You might remember a few years back there was this movie, Four Weddings and a Funeral. In the span of one week, real life nearly turned that title around to Three Funerals and a Wedding. Sometimes life comes rolling onto the shore in soft, gentle waves and sometimes it comes storming in like a Tsunami. This past week has felt like that. It’s been a runaway train of intense life events. I know I’m not alone in those feelings.
This blog is not about death, it’s about celebrating life, it’s about learning from all the good around us and making good happen through the power of words, thoughts, actions and perspective. Read the vision at the top of the page, Becoming more, helping others do the same. I have learned one way to do this is to share some thoughts, to remind someone else, or even make a stranger aware of a special person and what they brought to the world, because they chose to take their rare gifts and share them with others. By doing so they have helped all they touched to become more, because we were simply a part of their journey. Their glow illuminates our lives. But here’s the something extra, even if you didn’t know the person well, if you read about their accomplishments, their gifts, then you too gain insight and inspiration. Maybe enough to help you do the same for someone else. By doing so, we can all make this life special.
Special defined the man my family called, Uncle Joe. Born back in 1936, Jonas Grosshandler was one of five children, and he was the baby, nine years younger than his big sister, Hannah. But he grew up to be a big boy in the eyeglass business, as an extremely successful salesman and manager. Joe used his 77 years to make a difference. He embodied the idea that G-d gives you two hands in life, one to help yourself and one to help other people. His two-handed balancing act was a model for us all.
Because of his success, he and his second wife Dawn were able to retire sixteen years ago, but that’s when life really took off. Because they did. Joe and Dawn traveled the world, visiting seven continents, more than 120 countries and every state in America. What a way to learn about life, by seeing it through the eyes of others from all over the world.
But besides traveling the globe. Joe was all about the other three g’s: golf, gadgets and giving. He loved golf, he had every golf club, golf bag, golf shoes, golf toy you could think of. And he was a good golfer, just ask him. He was just bad at math. I know, I played with him. Adding up his shots on each hole was an art of addition, subtraction and improvisation.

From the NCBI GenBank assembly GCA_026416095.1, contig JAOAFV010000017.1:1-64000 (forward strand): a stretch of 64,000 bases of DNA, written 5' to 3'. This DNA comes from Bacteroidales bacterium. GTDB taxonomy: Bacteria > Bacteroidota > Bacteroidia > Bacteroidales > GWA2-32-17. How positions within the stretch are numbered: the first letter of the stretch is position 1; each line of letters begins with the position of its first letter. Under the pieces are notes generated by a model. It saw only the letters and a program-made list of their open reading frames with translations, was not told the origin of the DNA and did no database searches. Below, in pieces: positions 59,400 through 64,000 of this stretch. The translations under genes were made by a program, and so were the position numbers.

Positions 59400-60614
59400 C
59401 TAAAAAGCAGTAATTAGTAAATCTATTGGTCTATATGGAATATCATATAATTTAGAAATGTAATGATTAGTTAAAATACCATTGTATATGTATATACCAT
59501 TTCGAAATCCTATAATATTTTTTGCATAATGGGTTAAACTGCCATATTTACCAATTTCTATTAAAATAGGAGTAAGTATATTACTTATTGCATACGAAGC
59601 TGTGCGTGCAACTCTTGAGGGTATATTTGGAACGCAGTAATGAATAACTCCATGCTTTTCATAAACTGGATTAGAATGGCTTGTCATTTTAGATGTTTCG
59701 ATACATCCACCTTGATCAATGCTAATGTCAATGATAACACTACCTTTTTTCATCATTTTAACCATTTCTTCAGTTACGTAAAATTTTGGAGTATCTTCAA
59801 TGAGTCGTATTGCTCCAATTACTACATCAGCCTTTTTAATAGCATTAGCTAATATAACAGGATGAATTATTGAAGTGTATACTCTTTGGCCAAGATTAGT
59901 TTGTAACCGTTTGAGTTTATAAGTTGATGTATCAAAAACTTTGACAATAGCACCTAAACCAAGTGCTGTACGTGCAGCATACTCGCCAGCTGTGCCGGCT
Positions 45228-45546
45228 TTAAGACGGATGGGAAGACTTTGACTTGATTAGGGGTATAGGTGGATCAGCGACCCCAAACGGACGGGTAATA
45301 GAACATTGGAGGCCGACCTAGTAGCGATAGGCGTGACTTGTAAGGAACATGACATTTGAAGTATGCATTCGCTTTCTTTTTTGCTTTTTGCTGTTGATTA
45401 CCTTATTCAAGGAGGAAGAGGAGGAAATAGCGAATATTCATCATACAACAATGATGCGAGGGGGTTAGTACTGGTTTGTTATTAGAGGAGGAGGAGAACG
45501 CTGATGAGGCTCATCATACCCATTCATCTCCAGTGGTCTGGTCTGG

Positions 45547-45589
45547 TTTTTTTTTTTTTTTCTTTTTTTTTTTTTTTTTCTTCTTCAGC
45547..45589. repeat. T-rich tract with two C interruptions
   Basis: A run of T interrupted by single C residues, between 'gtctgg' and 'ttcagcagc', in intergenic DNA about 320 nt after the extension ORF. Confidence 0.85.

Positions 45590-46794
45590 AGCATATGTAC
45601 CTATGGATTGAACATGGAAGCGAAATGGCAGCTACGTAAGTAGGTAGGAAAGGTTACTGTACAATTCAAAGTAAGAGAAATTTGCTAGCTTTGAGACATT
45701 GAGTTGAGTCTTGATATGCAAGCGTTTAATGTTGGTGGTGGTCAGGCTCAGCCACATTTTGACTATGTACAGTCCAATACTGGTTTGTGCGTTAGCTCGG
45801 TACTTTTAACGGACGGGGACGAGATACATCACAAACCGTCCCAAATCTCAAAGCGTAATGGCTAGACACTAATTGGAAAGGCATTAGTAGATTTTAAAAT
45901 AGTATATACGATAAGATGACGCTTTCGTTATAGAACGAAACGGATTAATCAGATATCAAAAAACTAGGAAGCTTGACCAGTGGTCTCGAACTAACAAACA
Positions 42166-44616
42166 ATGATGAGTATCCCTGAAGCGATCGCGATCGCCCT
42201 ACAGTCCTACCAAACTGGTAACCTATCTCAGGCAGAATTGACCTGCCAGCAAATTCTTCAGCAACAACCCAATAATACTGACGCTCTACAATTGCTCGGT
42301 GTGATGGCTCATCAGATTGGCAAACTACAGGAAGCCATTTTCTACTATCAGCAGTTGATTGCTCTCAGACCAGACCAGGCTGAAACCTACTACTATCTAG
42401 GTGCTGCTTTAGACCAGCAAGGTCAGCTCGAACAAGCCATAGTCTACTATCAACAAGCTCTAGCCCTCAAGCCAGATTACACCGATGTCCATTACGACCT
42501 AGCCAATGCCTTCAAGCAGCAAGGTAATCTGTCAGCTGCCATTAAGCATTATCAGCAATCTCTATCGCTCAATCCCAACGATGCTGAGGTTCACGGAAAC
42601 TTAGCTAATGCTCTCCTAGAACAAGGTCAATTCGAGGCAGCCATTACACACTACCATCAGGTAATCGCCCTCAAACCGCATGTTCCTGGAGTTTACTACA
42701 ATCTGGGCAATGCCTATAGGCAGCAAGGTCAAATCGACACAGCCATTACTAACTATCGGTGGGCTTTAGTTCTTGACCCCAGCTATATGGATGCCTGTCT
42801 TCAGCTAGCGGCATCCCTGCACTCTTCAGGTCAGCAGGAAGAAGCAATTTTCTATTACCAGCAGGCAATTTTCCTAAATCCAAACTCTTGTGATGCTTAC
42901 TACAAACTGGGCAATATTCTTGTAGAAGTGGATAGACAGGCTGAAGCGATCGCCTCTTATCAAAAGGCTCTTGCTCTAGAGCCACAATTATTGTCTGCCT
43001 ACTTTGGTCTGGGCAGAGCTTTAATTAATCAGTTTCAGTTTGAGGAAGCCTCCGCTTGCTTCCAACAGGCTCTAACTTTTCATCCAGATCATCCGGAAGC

He also owned, or wanted to own every electronic gadget he saw. If they built a better mousetrap, then Joe was going for the cheese. If it appeared it would make life simpler, or better, or just looked cool, Joe was all in. Before Apple figured out how to make a product you couldn’t live without, Joe already knew the feeling, he had tons of products that made him the envy of everyone.
But his greatest love of all was his family and giving of himself, to them. He found his greatest joy in them, he loved spending time with them. He loved to share his knowledge of sales, especially with his grandson Adam, and spending time with extended family and friends at the holidays. Events which always led to tears…tears of joy and laughter. From his two children, two grandchildren and three generations of nieces, nephews and cousins. Life was good. Three generations, we should all be so fortunate to be around to see number three.
And there’s that number again. Three. From the three funerals I attended this week to the three generations which helped define a man’s life. The number can’t be ignored. If you follow this blog, then you know a few months back I published a post about that number, http://markbrodinsky.com/2013/03/15/3-is-a-magic-number-its-just-about-life/
and with this blog I’m actually now three posts away from #100.
More on that in a few days.
It’s my honor take a few minutes to remember Uncle Joe. And I can only scratch the surface. As Rabbi Dana Saroken talked about at the funeral, Jonas Grosshandler worked hard and played hard, right up to the end of his life. He lived every day to the fullest. And then she gave us all words to live by, inspiration for our days ahead: “The amount of years G-d gives us in this lifetime is not in our control. The length of our days is surely in G-d’s hands. But what we can control is the way we use the time we are given. What we can control is how we approach our lives and living.”
And to that I say, Amen.
Until next time, thanks for taking the time.